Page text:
So the 6 Nations Championship is upon us. For the majority of rugby fans in this part of the world, it is a fascinating and gruelling six weeks of international rugby. For those lucky few who take part in the tournament and represent their families, counties, provinces and countries, it is both physically and mentally draining. During the build up to this year’s tournament, I came upon a phrase that has been recycled from the former tennis champion, Billie Jean King. Pressure is a privilege. In a sports context this is quite an easy, logical progression. The privilege to represent your country obviously comes with significant pressure. If it’s ever forgotten by an international sports person, it is a privilege that those around them will quickly remind the athlete of. At this stage, it may seem odd as to what, if anything, this has to do with the journey through an MBA. If the reader is considering this, I strongly suggest a brief reflection on what ‘pressure is privilege’ means to you.
It is easy to get wrapped up in the bubble of completing an MBA. All the assignments, leadership development, careers and networking events can very quickly distort the wider picture and impact personal motivation. The privilege of being amongst a small band of individuals going through this journey comes with pressure. Being successful in our future careers and achieving everything we want to achieve will be a privilege. It will bring with it significant pressure. In order to reach the heights we are being prepared for throughout the course, we have to prove competence under pressure. This connection can be forgotten during the long and dark winter months as we slog through another case study or number crunching exercise.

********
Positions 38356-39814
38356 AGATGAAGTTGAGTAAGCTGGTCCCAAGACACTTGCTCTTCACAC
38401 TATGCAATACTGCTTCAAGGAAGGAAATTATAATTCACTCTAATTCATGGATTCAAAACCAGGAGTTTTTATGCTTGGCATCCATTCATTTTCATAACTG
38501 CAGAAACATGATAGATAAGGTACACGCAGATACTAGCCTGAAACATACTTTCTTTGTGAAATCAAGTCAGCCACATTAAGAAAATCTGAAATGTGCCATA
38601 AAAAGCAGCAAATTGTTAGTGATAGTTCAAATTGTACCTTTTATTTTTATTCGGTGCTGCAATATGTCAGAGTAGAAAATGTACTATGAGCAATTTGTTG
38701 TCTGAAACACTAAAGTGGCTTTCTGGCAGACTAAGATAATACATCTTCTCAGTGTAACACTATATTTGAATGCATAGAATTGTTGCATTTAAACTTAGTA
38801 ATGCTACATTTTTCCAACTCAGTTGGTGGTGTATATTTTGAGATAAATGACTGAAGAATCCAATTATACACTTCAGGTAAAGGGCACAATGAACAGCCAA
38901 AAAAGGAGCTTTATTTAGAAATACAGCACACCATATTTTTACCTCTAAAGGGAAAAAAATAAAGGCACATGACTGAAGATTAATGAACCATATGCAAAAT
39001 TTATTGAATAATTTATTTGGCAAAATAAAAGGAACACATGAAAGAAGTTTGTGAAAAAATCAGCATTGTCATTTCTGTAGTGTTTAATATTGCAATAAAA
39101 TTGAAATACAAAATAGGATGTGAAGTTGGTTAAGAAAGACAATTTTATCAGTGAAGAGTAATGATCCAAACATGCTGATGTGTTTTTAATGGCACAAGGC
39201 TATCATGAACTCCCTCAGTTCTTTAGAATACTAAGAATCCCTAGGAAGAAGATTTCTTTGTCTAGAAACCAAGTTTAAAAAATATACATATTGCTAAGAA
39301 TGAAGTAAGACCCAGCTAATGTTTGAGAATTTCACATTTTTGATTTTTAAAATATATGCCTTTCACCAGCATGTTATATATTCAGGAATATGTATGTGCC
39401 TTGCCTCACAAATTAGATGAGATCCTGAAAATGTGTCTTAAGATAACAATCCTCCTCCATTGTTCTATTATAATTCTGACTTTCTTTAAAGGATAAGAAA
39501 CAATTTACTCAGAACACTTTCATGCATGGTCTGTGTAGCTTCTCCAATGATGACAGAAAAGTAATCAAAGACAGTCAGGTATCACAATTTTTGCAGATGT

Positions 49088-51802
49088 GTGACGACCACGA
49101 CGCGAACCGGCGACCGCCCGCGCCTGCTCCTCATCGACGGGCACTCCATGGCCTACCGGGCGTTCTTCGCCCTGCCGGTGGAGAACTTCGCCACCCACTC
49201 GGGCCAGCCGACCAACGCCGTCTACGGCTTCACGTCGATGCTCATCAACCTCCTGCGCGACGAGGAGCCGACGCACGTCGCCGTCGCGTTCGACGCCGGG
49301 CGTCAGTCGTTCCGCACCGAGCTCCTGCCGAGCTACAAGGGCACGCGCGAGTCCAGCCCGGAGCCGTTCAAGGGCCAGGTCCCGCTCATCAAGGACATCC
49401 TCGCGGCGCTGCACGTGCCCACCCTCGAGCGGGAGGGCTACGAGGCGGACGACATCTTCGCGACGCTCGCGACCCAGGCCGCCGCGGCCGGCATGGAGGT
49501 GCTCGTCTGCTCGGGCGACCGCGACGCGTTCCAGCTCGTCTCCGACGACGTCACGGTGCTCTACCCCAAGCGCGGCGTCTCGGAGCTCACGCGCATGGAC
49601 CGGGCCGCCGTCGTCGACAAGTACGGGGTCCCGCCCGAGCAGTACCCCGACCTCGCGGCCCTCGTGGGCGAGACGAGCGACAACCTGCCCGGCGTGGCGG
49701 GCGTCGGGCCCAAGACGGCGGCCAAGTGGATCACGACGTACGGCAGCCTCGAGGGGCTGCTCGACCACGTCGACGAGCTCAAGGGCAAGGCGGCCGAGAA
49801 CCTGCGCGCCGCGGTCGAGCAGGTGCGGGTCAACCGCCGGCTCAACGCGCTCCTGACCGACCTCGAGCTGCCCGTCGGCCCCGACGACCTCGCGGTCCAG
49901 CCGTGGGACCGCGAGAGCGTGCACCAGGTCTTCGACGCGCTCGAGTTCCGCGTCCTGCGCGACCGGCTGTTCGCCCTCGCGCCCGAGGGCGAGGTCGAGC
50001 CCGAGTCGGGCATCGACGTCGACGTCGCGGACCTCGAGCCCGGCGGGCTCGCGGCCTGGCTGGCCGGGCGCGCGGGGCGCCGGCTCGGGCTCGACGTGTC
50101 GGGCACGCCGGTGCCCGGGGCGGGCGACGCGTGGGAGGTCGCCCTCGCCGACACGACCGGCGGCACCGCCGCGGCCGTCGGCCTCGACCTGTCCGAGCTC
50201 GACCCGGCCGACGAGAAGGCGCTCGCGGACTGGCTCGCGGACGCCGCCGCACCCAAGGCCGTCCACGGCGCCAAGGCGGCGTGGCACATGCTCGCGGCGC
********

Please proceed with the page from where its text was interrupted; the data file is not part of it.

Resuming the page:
Pressure in business should not be lonesome. At every stage there will be the support of highly talented teammates. In the sporting context, pulling everyone together onto the same page and pulling for the same cause, taking on the same pressure, is critical to success. The Smurfit MBA provides fertile ground for the individual to acquire the tools with which to succeed in this way. The focus on teamwork, pulling disparate styles and philosophies together and communicating at every stage is very similar to putting together a strong performance on the rugby pitch. Business can take a lot of the successes from sportspeople and learn significantly from them. ‘Pressure is Privilege’ should be just the beginning.
James Radmore – MBA Rugby Captain